According to the PPF, schemes without sponsors “will always pose a higher risk than an otherwise identical scheme with a continuing sponsor, however weak”.The new levy – which is linked to equity market put option pricing – will cover any scheme set up between 1 January 2017 and 31 March 2018.The UK government last week published a wide-ranging discussion paper covering the defined benefit sector, prompted in part by the high-profile BHS case.One element of the paper focused on how to improve the handling of pension schemes with distressed sponsors before bankruptcy becomes imminent. The government wants to explore ways of allowing more schemes to operate independently of their sponsors to avoid pension deficits pulling companies into bankruptcy.Despite the temporary nature of the proposed levy, David Taylor, the PPF’s general counsel said in the consultation that “we do not rule out developing our approach to apply to a wider range of schemes in the future”.A small number of pension funds have successfully separated from their sponsoring employer in the past: Trafalgar House now provides third party administration services for other funds after spinning off from its engineering parent company in 2006. Photography company Kodak’s pension scheme put in place a similar arrangement, known as a “regulated apportionment agreement”, in 2012 when its parent company filed for bankruptcy in the US.BHS settlement reactionWhile TPR chief executive Lesley Titcomb called the settlement with Sir Philip Green “a strong outcome”, other industry commentators have been less positive. The regulator is seen as having settled for a lesser amount in order to avoid a court battle, according to several people.David Everett, partner at consultant LCP, pointed out that a de-risking plan had been discussed before BHS’ sale in 2015 which would have been similar to the arrangement finalised this week – and it would have cost Sir Philip much less.“The winners in all this are the PPF, which is not having to take on two underfunded schemes, and a handful of former BHS employees for whom the PPF’s compensation cap would have bitten very harshly,” Everett added.Darren Redmayne, CEO of Lincoln Pensions, a specialist in covenant advice, said: “While [the BHS settlement] may suggest a ‘third way’, whereby employers can shed their schemes without paying the full buyout liability, in practice the barriers remain high – you only have to look at the select committee investigation, regulatory process and reputational damage Philip Green has suffered, to see this isn’t a path that companies will readily choose unless they absolutely have no other option.”In future, Redmayne added, there were likely to be more sponsorless or “zombie” schemes due to more employers struggling to fund deficits.“As such, it will be for the ‘greater good’ that compromises will be struck,” he said. “These situations remain relatively rare but as the full scale of the defined-benefit deficits issue works through the system in the coming years we will likely see such settlements on a more regular basis.”Rory Murphy, chairman of the Merchant Navy Officers’ Pension Fund, said: “Everyone appears to have won to some degree in this game of high-stakes poker. Each player could have played their hand for more in this negotiation but would have risked losing more – as such, this looks like a decent result for all concerned.”Murphy also questioned the need for greater powers for TPR, which was being discussed in the government’s green paper. He said: “Given TPR with its existing powers can achieve this result, why is there a need to increase them?” The pension scheme for employees of collapsed UK high street chain BHS could be the first to pay a new levy to the Pension Protection Fund (PPF).The Pensions Regulator (TPR) this week confirmed a £363m settlement with Sir Philip Green, whose Arcadia conglomerate sold BHS in 2015, a year before it filed for bankruptcy. The money will pay for a new scheme to be set up, paying better benefits than are available from the PPF.The new scheme will be established in the next few months, according to TPR. This means it will likely become the first – and potentially only – pension fund to pay a new form of levy being introduced by the PPF this year.The lifeboat fund is currently consulting on a new form of levy for funds without a “substantive” sponsoring employer – such as the new BHS scheme. The consultation closes on Monday 6 March.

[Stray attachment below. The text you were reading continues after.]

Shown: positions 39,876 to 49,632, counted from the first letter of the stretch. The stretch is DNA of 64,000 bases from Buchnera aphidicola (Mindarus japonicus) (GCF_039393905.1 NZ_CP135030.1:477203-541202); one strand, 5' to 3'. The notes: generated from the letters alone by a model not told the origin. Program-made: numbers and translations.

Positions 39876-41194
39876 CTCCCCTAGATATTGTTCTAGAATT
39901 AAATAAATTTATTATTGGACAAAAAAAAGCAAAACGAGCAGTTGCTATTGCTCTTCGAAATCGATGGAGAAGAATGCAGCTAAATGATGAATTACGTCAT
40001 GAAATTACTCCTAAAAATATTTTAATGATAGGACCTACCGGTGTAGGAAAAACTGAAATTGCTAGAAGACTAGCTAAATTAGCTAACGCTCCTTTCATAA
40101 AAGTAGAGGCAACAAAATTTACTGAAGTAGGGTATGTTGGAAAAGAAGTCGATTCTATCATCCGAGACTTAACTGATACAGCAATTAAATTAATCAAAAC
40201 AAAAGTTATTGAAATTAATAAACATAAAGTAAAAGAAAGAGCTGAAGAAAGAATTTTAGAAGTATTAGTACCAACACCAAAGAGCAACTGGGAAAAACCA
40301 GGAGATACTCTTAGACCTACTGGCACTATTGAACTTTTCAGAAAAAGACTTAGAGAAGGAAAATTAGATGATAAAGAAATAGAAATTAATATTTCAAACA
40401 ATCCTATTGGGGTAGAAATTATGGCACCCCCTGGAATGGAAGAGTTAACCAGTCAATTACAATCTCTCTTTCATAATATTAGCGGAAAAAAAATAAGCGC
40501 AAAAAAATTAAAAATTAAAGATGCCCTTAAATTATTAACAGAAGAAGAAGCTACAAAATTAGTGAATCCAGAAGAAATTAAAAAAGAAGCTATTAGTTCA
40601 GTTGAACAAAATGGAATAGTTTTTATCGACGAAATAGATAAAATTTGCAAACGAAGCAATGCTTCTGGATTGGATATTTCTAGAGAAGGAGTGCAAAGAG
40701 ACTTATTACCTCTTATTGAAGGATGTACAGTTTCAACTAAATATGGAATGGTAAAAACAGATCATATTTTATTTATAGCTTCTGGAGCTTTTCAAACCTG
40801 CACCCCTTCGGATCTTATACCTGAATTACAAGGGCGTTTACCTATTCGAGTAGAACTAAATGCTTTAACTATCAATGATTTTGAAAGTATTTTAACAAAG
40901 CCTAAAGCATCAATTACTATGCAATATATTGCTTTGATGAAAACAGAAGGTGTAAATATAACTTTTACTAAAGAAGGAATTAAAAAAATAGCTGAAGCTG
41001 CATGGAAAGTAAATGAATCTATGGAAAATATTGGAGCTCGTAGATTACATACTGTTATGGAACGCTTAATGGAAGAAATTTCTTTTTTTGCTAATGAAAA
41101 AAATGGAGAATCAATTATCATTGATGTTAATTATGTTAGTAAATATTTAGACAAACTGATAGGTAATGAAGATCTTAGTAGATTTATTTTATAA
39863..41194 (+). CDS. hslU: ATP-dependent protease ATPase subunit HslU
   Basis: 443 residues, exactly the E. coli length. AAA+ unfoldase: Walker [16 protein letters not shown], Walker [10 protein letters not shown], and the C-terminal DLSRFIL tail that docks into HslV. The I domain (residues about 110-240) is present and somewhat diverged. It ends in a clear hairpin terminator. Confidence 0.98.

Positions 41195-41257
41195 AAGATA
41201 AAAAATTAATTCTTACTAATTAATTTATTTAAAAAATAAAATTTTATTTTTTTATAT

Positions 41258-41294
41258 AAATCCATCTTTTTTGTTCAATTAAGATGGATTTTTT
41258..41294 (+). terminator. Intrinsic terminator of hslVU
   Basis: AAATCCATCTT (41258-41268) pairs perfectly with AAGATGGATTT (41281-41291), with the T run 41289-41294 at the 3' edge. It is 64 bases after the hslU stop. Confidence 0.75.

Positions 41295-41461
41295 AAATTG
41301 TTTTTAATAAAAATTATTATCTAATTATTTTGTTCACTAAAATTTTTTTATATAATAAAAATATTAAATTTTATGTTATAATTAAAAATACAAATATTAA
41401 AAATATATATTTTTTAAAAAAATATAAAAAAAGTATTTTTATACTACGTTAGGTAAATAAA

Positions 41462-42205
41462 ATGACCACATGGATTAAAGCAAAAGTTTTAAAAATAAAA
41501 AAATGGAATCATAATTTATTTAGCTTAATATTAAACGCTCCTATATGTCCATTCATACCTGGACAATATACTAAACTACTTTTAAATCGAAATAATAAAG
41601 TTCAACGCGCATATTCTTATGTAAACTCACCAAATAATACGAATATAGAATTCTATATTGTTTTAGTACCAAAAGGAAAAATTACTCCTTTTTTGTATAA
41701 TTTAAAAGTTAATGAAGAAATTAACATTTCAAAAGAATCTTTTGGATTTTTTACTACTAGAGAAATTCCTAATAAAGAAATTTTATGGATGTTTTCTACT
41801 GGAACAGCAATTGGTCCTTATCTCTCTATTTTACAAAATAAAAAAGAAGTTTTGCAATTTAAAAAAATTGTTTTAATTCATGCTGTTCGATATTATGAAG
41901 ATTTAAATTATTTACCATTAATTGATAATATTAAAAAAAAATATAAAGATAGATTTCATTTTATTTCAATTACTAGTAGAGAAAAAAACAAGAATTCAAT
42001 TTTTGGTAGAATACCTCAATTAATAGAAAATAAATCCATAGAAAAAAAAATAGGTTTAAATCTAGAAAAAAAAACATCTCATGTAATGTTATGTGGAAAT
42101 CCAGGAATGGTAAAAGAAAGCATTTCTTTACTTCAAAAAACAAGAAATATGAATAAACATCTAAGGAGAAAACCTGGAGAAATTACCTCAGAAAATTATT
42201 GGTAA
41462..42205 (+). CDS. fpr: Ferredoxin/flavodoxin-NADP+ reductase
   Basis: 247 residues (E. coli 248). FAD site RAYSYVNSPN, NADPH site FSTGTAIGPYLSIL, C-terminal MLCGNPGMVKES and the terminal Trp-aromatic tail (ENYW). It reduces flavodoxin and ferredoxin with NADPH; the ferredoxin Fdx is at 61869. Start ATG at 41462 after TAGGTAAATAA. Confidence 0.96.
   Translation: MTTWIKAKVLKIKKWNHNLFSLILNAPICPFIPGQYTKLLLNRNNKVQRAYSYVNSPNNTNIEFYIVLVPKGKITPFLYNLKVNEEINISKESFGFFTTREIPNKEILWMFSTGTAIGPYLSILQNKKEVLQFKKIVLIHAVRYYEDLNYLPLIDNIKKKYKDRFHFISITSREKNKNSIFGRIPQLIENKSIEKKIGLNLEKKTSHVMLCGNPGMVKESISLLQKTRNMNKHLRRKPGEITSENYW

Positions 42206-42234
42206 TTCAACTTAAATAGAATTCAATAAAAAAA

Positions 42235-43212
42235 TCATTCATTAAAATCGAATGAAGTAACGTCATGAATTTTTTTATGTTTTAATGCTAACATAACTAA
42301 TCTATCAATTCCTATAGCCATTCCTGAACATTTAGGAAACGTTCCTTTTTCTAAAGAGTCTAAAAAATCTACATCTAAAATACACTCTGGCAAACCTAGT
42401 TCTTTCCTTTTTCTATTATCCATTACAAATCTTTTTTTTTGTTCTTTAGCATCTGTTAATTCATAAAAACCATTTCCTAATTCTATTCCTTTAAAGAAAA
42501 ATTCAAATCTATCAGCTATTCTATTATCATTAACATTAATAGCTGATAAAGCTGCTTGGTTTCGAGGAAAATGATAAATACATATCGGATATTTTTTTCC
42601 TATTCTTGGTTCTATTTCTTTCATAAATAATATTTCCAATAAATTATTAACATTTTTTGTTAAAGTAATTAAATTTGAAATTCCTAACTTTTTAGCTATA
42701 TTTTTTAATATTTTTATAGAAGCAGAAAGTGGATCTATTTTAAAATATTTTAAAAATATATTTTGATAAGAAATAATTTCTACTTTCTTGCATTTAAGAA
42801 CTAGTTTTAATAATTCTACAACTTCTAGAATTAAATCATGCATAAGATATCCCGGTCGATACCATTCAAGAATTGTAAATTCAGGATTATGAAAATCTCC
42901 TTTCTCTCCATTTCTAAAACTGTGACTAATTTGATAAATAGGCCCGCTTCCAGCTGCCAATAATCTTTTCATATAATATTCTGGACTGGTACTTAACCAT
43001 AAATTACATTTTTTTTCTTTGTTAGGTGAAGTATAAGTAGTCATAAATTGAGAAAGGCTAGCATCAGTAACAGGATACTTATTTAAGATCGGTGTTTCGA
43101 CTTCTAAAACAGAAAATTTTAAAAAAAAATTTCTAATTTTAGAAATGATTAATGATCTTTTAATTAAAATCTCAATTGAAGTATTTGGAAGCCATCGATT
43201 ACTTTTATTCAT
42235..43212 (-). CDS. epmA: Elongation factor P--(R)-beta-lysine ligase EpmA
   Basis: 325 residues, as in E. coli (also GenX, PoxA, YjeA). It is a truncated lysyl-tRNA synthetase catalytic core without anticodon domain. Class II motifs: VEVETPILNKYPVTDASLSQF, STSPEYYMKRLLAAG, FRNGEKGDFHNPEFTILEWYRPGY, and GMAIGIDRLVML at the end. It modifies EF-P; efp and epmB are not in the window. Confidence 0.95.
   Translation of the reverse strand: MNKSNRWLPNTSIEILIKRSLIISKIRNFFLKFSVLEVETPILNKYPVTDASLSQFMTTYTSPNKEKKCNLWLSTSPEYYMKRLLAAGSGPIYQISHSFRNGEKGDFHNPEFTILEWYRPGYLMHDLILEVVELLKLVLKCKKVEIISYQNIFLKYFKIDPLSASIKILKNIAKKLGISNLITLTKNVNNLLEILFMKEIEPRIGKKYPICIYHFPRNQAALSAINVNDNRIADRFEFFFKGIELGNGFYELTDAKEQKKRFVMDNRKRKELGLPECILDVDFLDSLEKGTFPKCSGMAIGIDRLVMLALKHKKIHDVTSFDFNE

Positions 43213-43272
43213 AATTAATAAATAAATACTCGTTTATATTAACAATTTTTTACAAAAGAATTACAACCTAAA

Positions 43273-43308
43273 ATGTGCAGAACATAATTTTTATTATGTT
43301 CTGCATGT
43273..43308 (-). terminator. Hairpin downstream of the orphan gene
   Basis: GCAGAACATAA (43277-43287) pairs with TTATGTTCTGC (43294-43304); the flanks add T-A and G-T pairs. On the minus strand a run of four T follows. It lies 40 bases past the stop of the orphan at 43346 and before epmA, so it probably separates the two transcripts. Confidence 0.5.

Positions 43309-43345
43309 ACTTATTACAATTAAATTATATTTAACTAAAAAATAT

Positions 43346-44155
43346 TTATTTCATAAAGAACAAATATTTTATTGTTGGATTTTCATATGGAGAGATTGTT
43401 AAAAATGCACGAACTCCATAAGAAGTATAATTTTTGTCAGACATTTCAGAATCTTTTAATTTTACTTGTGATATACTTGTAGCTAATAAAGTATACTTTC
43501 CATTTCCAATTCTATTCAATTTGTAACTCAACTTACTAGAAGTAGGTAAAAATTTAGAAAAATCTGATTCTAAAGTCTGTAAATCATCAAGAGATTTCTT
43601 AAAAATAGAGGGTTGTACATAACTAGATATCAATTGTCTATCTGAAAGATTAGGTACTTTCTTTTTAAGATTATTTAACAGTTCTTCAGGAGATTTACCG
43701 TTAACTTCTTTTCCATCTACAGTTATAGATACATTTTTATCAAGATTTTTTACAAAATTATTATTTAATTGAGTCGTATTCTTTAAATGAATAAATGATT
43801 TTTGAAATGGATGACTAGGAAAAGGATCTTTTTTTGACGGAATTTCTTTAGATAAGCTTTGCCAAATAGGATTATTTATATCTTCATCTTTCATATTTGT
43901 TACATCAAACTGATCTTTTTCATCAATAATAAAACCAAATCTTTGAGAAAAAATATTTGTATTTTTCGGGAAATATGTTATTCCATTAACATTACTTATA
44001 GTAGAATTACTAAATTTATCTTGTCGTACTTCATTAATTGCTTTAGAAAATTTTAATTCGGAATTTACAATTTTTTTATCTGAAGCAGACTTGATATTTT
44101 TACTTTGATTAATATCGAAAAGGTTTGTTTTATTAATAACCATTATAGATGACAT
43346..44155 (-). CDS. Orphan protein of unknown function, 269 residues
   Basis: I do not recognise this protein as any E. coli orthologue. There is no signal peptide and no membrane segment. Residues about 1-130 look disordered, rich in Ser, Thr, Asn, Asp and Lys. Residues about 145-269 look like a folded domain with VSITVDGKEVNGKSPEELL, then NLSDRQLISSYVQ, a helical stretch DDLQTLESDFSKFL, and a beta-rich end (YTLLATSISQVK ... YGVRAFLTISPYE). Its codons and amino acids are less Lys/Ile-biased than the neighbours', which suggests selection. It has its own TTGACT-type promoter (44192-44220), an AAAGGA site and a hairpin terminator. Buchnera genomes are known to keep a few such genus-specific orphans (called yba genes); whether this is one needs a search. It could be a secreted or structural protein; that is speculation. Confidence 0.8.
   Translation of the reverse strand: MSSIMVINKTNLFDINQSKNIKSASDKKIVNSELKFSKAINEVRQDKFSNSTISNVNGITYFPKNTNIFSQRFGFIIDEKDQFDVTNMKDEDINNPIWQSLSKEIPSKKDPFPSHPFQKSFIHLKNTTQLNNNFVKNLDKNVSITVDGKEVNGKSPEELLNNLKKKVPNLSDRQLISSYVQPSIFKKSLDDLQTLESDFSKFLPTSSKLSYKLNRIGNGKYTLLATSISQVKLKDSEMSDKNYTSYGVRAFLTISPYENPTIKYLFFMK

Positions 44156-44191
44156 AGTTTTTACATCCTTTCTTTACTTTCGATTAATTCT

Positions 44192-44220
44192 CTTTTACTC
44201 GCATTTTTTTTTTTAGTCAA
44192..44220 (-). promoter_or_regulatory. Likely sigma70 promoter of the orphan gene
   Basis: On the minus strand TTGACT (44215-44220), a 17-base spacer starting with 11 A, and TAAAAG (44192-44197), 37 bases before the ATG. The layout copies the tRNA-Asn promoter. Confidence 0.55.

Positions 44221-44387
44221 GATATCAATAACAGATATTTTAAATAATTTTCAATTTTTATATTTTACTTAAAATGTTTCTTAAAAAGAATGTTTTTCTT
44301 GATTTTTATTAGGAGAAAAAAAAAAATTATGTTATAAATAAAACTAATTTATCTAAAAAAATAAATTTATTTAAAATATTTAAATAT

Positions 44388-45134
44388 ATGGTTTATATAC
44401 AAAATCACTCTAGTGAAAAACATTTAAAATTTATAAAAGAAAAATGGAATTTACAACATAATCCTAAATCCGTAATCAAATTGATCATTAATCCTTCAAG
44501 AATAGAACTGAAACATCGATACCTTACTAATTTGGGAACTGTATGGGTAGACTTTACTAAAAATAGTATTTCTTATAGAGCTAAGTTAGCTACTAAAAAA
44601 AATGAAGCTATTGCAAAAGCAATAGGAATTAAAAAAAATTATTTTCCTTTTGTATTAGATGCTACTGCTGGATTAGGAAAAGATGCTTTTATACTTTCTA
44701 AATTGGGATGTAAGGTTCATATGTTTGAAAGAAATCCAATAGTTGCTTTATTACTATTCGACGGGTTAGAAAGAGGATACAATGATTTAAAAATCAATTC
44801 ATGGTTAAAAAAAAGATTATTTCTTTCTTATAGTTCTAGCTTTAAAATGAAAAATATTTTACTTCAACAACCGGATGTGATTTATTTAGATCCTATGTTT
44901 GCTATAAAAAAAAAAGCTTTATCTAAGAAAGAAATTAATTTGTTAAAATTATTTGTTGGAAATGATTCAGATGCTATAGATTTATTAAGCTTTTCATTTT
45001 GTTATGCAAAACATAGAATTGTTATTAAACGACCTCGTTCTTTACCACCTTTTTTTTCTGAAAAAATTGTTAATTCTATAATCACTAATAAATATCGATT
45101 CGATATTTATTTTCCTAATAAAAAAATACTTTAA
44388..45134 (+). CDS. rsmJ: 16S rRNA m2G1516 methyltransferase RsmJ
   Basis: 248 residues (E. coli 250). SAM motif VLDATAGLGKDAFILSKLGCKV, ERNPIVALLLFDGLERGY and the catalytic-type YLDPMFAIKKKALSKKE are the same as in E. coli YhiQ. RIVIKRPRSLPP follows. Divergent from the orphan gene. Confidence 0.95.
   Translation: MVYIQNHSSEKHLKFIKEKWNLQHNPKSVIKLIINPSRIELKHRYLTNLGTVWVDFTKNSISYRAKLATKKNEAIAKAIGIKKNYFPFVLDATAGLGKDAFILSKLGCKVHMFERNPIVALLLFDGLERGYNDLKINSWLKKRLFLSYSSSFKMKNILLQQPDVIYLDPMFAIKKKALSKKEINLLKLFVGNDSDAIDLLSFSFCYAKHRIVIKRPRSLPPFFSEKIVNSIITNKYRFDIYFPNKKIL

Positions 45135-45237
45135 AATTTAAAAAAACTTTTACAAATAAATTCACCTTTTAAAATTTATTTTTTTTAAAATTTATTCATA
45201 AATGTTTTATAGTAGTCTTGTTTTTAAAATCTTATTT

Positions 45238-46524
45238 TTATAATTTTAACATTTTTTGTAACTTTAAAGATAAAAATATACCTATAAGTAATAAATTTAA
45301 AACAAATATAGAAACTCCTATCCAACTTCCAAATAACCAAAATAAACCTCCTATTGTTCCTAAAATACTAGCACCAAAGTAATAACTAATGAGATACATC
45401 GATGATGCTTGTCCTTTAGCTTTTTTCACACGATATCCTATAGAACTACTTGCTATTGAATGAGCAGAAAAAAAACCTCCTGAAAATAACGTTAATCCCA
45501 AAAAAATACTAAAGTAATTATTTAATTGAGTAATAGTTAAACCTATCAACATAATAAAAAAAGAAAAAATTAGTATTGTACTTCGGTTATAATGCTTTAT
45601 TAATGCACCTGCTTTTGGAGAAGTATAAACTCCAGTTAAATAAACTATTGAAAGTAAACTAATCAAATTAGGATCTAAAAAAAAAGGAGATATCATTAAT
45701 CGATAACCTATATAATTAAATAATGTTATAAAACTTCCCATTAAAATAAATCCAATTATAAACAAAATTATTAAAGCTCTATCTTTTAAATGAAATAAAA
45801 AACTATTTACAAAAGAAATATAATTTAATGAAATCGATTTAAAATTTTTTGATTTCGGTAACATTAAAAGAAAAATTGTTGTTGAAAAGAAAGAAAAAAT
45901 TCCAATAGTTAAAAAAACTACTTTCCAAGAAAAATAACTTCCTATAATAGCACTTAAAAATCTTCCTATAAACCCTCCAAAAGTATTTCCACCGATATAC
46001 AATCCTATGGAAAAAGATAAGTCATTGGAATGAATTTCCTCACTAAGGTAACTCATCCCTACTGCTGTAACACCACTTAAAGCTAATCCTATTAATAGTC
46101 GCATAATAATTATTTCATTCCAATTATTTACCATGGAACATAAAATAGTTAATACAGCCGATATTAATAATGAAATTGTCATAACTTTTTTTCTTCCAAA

St. Louis at South Ripley Boys Basketball.Thursday (12-17)7th Grade-South Ripley 46 St. Louis 32The host Raiders handed the previously undefeated Cardinals their first loss of the season with a 46-32 victory. Lane Sparks finished with 19 points while Cody Samples scored 13, Bryce Franklin added 10, and Dillion Binion chipped in 4 points. The 7th graders are now 13-1.8th Grade-South Ripley 37, St. Louis 27Connor McCarty scored a season high 12 points, including 5 in the decisive 4th quarter to lead the Raiders to a 37-27 home win. Dakota Day also scored 12 (10 in the first half), with Kaleb Rinear scoring 8 points and grabbing 10 rebounds, Eric Vickers added 2 points with 10 rebounds, Aaron Greiwe chipped in 3 points, while Peyton Owens and Jon Adkins each had three steals. The 8th grade improves to 9-4.The Raiders don’t play again until Monday, January 11 at Jac-Cen-Del.Courtesy of Raiders Coach Jeff Greiwe.The St. Louis 8th grade boys basketball team lost to South Ripley Thursday night by a final score of 37 to 27. The Cardinals played well for the second game in a row and continue to improve.Adam Cox led the Cardinals in scoring finishing tied for game high with 12 points. Eli Tuveson knocked down a couple of 3’s for 6 points. Charlie Dice and Jacob Deutsch added 4 points each.St. Louis record is 8 wins with 8 losses.Courtesy of Cardinals Coach Mike Burkhart.The St. Louis 7th Grade Cardinals travelled to South Ripley on Thursday night and saw their undefeated record come to an abrupt end 46-32.The Cardinals faced a very talented Raider team and were beaten by the score of 46-32. South Ripley showed an impressive display of shooting last night as they hit nine (9) three pointers and missed only a few. In the 1st quarter, the Raiders came out hitting four (4) three pointers to take a 12-6 lead. St. Louis fought back in the 2nd quarter and narrowing the gap to 23-18 going into half time. The Raiders made some defensive adjustments at the half and were able outscored the Cardinals 10-2 in the quarter taking a 33-20 lead going into the 4th quarter. St. Louis used their press to make a run at the Raiders in the fourth but South Ripley held them off with their free throw shooting as they were perfect at the line hitting 7 out of 7 for the quarter and were 10 for 10 for the game.The Cardinals got their scoring from Kurt Siefert with 3, Wil Freeland 2, Riley Schebler 7, Andrew Oesterling 6, Lleyton Ratcliffe 4, and Sam Voegele 10. The Raiders were led by Lane Sparks with 19 points. St. Louis record now stands at 16-1.The Cardinals next game will at the Cross-Town Classic Tournament on December 29th held at the Batesville Middle School gym. St. Louis will play Connersville held with the game time at 10:00.Courtesy of Cardinals Coach Jim Oesterling.